About Rationally Speaking
Rationally Speaking is a blog maintained by Prof. Massimo Pigliucci, a philosopher at the City University of New York. The blog reflects the Enlightenment figure Marquis de Condorcet's idea of what a public intellectual (yes, we know, that's such a bad word) ought to be: someone who devotes himself to "the tracking down of prejudices in the hiding places where priests, the schools, the government, and all long-established institutions had gathered and protected them." You're welcome. Please notice that the contents of this blog can be reprinted under the standard Creative Commons license.
Tuesday, April 21, 2009
Enough complaining about blogs, FaceBook and Twitter
Bishop is, according to his byline in the Post, an “editor-at-large, author, executive coach, and performance improvement consultant.” Whatever. Apparently this background prompted him to ask why “we are so fascinated with the notion of instant, easy connection,” to which the obvious answer would be “why not?” In the usual predictable Luddite fashion (and despite admitting to having a blog, FaceBook, Linkedln, Plaxo and Twitter accounts!), Bishop says that he “can’t risk not being connected, but am I really connected?” Well, it depends on what you mean by ”connected.” Trivially, you are, meaning that every time you post or read a post by someone else on any of the above mentioned platforms, you are “connecting” in a meaningful, if somewhat special, sense of the word. But, argues Bishop, this is artificial connectivity. Well, yes, literally it is, considering that it is done through electronic media. Then again little of what we do, including driving cars and living in houses, is not “artificial,” an obvious fact is often spectacularly missed by Luddites of all stripes.
Bishop laments that “communication skills seem to be dropping rapidly” and that we don’t know “how to talk through difficult issues.” anymore. Are you kidding? I don’t know about Bishop’s blog, but I think I communicate at least somewhat clearly about difficult issues, and most readers of this blog are very articulate indeed. Granted, there isn’t much articulation one can do through Twitter (to which I do not subscribe), but then again the thing isn’t designed for deep discussions, it is meant to let people know instantly what is happening to a given person at a particular point in time. Yes, most of what goes on at Twitter belongs to the category of irrelevant trivia, but let’s be frank, so does most of the content of our everyday conversations with family, neighbors, friends, and colleagues. Besides, Twitter has been used so far to try to start a revolution (in Moldovia) and to let Senator McCain’s constituents know how exactly the Senate (in his opinion) was wasting time and money.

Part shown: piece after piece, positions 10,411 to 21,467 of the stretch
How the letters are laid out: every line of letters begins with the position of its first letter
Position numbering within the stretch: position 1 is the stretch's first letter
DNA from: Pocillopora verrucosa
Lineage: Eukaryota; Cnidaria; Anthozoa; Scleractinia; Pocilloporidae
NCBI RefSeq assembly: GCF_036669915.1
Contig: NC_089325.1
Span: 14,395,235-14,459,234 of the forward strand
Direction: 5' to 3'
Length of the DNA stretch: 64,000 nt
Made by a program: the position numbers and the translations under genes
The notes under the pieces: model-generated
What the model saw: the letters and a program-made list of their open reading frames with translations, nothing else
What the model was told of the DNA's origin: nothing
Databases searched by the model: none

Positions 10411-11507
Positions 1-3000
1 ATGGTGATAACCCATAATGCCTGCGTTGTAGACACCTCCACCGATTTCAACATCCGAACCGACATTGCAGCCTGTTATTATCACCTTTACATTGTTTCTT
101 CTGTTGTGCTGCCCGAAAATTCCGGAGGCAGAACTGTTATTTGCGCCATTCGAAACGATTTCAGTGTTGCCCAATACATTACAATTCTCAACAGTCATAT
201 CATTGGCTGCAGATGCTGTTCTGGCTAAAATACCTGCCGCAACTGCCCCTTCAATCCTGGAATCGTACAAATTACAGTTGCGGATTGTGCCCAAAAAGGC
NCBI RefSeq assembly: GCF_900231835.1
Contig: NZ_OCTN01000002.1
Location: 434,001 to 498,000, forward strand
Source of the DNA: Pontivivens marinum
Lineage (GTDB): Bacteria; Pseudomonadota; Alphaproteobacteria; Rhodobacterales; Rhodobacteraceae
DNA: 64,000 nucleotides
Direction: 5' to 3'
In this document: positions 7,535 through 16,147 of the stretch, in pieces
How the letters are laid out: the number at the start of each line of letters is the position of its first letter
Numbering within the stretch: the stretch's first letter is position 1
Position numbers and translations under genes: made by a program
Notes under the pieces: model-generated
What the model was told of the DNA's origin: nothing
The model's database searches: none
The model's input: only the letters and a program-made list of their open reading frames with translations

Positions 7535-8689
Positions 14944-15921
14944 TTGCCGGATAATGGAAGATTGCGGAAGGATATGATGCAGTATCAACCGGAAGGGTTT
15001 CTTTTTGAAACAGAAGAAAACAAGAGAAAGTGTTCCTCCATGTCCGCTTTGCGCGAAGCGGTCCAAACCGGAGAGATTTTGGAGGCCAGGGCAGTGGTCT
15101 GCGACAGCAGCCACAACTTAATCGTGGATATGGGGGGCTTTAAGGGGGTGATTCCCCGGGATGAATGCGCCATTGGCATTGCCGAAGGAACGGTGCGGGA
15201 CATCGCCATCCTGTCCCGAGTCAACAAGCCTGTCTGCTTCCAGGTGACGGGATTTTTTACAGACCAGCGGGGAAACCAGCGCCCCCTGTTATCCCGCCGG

Bishop goes on to complain that we are “rapidly learning to substitute what we really need — warm, intimate, in-depth connection and communication — with symbols of being connected.” Maybe that’s the case for Bishop, I don’t know. I am happily and warmly connected to my wife, my daughter, my close friends and a few other members of my family. With the rest of humanity, I don’t need quite that much warmth, but I like to know from time to time what distant friends and former students are up to — so I check their FaceBook updates.
“Real life happens in the spaces between blog posts, email and SMS’s,” declares Bishop. Baloney, say I. So-called “real” life is often overestimated, considering that for most people it consists of jobs they don’t like, continuous struggle to make ends meet, and often unhappy human relations. Moreover, since blogging, for instance, is about writing, and writing has always been considered a high and meaningful form of expression, how does it not count as “real life”? Is it only the rare Mark Twain or Ian McEwan (how do you like that random paring?) who are living a real life when they shut themselves up in their room to write? Shouldn’t we welcome the fact that so many people can now easily and freely express themselves and be challenged by others about what they think and write?
Bishop concludes: “could it be that we are more likely to be texting someone else than connecting with the person in front of us?” Hell yes, because the person in front of me is often a random stranger with whom I likely have little or nothing in common, while the person I’m texting is a loved one, or someone I need to alert about my delay in meeting him for an important lunch.
The basic flaw underlying Bishop’s essay, and many others like it that I’ve come across lately, is that it is based on a false dichotomy: if I spend time blogging, I don’t have warm relations with my family; if I exchange a short SMS with my brother I don’t bother talking to him at length about serious issues; and so on and so forth. This is nonsense, and demonstrably not factually true. We can easily do both, and the two types of activity actually reinforce each other. I do feel closer to my brothers in Italy just because I get to know what they had for breakfast through their FaceBook page. The alternative would be to limit ourselves to phone calls (which we have anyway, usually via Skype video, another welcome electronic innovation). Of course, just like any technology, one can become obsessed with electronic networking and plainly overdo it. But human beings have always found a way to get obsessed and waste their time in one way or another. I can imagine the elders at the time of Gutenberg complaining about a socially disconnected youth spending its time reading books and in the process losing their ability to communicate orally. A few centuries later, miraculously, the spoken word is still going strong.
My advice to techno-phobes around the world: relax, take the long view on humanity’s foibles, and if you really have to complain about blogging and FaceBook, don’t do it by posting a link to your blog entry on your FaceBook account.